EdPlace's Year 2 Home Learning Maths Lesson: Multiplication
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Are they keen to start practising straight away? Head to the bottom of the page to find the activities.
Now...onto the lesson!
Multiplication often sounds a lot more complicated than it actually is, doesn't it?
Year 2 has a big focus on children understanding what multiplication means alongside learning to recall the times tables. It is important that the children have a clear understanding that multiplication means ‘groups of’, for example, 5 × 4 is 5 groups of 4. Using arrays is a great way of consolidating this understanding. Children can also use arrays to help them answer word problems that involve multiplication.
EdPlace are here to help you understand how to use this method using a step - by - step approach so you will know what the teachers are talking about
1) Understand exactly what is meant by solving multiplication problems using arrays.
2) Apply it to both multiplication word problems and solving any multiplication questions.
3) Explain to you how they completed a multiplication question!
Step 1 - Understand key terminology
Just like in school, it is so important that the children understand the vocabulary used in each lesson. So here we will go through the meaning of the vocabulary for this lesson.
Multiplication - This is repeated addition. You could think of it as ‘lots of’. So 3 multiplied by 5 means 3 lots of 5 which is the same as 5 + 5 + 5.
Array - A pictorial representation of multiplication. For example, 6 × 2 will show 6 rows of 2. This could be using pictures or simply dots.
Step 2 - Example 1
We need to be able to carefully read a word problem to work out that if it needs multiplication to work out the answer. First, read the word problem slowly and then read it again to ensure you have understood what it is asking you and what the multiplication sentence will be. Here is the word problem we will be using for our example:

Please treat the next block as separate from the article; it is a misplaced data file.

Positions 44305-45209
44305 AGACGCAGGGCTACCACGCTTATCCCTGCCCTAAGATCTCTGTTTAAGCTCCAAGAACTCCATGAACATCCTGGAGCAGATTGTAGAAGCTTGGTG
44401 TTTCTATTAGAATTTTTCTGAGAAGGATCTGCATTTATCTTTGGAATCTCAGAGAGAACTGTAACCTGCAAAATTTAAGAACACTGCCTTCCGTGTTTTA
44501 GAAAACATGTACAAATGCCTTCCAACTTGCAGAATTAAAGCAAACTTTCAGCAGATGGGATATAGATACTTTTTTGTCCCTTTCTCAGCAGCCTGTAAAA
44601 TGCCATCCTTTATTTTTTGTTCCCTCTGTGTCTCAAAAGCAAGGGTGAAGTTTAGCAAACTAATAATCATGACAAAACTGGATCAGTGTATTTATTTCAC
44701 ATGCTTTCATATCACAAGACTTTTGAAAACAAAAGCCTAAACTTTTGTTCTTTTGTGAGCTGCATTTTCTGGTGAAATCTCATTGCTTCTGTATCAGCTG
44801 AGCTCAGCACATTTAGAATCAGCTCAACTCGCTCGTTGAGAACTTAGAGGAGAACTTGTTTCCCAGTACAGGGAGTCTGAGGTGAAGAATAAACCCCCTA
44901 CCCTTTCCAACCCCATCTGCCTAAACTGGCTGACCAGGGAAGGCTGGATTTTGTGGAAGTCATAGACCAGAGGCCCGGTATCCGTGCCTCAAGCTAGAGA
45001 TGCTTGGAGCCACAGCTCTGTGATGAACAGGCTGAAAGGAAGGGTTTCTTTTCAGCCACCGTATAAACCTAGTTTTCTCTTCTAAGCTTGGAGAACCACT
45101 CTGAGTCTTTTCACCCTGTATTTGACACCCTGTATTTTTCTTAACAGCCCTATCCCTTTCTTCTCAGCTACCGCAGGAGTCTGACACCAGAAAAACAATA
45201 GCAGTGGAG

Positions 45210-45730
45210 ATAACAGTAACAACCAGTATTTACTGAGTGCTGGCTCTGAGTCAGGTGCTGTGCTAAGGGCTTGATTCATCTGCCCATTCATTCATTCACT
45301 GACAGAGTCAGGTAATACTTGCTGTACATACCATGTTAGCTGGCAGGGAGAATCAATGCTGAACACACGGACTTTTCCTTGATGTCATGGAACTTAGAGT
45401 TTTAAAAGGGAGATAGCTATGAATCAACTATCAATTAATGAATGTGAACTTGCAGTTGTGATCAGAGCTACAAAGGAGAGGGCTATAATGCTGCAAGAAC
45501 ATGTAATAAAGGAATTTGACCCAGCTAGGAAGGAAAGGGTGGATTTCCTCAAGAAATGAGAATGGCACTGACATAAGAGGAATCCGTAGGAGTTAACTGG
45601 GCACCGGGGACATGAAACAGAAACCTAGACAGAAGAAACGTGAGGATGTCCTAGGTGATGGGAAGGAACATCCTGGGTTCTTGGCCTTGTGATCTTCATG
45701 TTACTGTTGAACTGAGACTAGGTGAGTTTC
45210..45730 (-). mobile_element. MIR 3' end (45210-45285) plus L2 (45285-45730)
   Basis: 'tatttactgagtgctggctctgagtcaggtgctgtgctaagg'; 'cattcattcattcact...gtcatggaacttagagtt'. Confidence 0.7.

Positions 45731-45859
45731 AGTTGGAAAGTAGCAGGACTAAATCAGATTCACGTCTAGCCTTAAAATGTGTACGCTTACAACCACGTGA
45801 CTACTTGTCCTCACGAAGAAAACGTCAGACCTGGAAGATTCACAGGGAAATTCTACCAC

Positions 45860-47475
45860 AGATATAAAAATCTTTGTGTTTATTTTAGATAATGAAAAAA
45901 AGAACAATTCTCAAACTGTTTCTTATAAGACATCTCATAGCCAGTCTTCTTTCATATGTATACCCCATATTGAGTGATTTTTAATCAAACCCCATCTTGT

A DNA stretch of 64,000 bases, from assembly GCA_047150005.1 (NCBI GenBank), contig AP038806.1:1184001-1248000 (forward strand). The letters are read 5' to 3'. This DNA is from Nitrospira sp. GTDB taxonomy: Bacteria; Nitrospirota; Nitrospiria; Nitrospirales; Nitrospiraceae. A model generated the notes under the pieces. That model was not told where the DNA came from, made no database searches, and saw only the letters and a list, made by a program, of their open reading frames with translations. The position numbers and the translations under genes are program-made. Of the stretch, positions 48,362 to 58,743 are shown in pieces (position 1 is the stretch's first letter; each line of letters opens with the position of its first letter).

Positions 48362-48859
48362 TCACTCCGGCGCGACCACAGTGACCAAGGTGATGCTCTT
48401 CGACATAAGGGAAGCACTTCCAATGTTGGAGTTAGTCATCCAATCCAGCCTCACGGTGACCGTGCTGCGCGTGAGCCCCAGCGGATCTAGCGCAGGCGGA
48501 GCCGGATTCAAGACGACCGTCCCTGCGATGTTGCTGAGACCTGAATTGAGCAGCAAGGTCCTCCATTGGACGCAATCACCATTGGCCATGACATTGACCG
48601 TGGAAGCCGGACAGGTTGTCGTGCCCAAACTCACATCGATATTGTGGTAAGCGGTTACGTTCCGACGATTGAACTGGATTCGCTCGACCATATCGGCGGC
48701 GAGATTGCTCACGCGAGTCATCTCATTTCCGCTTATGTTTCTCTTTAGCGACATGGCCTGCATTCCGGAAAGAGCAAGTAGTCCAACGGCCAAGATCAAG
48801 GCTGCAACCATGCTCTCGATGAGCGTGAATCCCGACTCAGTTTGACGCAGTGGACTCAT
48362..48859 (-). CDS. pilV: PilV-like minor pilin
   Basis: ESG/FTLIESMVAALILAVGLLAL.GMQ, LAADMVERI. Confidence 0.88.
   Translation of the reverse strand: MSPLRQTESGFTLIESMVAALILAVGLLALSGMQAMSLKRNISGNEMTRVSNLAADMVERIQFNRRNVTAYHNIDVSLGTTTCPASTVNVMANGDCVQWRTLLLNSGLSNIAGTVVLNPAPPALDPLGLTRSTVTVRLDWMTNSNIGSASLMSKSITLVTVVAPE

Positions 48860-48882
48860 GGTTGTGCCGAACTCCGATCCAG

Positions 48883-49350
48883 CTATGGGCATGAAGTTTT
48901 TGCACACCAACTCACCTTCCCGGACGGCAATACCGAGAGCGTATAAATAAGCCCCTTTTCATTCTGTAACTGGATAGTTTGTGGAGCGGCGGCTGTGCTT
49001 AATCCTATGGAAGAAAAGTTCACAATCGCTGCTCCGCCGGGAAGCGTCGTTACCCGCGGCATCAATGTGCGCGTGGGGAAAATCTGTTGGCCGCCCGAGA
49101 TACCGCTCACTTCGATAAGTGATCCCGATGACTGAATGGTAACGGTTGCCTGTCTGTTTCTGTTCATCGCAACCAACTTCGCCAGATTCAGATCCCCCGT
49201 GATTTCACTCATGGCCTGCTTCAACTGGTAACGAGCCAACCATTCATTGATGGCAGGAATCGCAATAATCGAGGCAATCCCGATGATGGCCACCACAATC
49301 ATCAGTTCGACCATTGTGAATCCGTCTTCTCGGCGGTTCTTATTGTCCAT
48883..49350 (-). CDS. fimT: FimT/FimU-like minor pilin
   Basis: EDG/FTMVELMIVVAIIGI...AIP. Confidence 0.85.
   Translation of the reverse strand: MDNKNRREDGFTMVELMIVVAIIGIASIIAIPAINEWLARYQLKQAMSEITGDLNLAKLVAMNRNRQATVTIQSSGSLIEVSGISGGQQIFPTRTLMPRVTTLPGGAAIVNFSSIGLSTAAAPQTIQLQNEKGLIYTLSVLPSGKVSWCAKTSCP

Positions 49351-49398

Sophie got some sweets after school for her and her friends. Each bag had 5 sweets in and she got 3 bags. How many sweets were there altogether?
This is a multiplication question. 3 bags each have 5 sweets and you are asked how many sweets there are altogether. So it is asking for 3 lots of 5 so you will write this as 3 × 5 = (think of the × sign as meaning ‘lots of’) You can then use the array to help you work out the answer. If it is not clear to your child that it is a multiplication question then they can also use an array here to work out what they need to do, which is explained in the next step.
Step 3 - Get to grips with the long multiplication method
If your child was unable to derive the number sentence 3 × 5 = from the question they can use an array to help them.
We know each bag has 5 sweets and that there are 3 bags. So we need to make a row of 5 sweets as we know that is how many there are in each bag. Then we need to repeat this row so that there are 3 rows as we know there are 3 lots of these 5 sweets. You could draw sweets in your array or just use dots. Below is an example of each.
If your child worked out that the multiplication sentence was 3 × 5 = but needs support working out the answer then they can now draw the array to help them. Thinking of 3 × 5 = as 3 lots of 5 which is 3 rows of 5. Once they have drawn the array they can count how many sweets/dots there are altogether and find their answer. So the answer here is 15.
Step 4 - Putting it into practise...
You could now apply the above to work out the questions below, starting with multiplication questions and moving onto word problems:
1. 7 × 2 =
2. 4 × 5 =
3. There are 9 packets of crayons. Each packet has 5 crayons in. How many crayons are there altogether?
4. A boy keeps all his footballs in big bags. He has 3 footballs in each bag and he has 6 bags. How any footballs altogether?
5. Sophie has some flowers in her bedroom. Each flower has 6 petals. There are 4 flowers. How many petals altogether?
Step 5 - Give it a go...
Now that you’ve covered this lesson together, why not put this to the test and assign your child the following multiplication activities in this order? All activities are created by teachers and automatically marked. Plus, with an EdPlace subscription, we can automatically progress your child at a level that's right for them. Sending you progress reports along the way so you can track and measure progress, together - brilliant!
3. 45 crayons
4. 6 × 3 = 18 footballs
5. 4 × 6 = 24 petals
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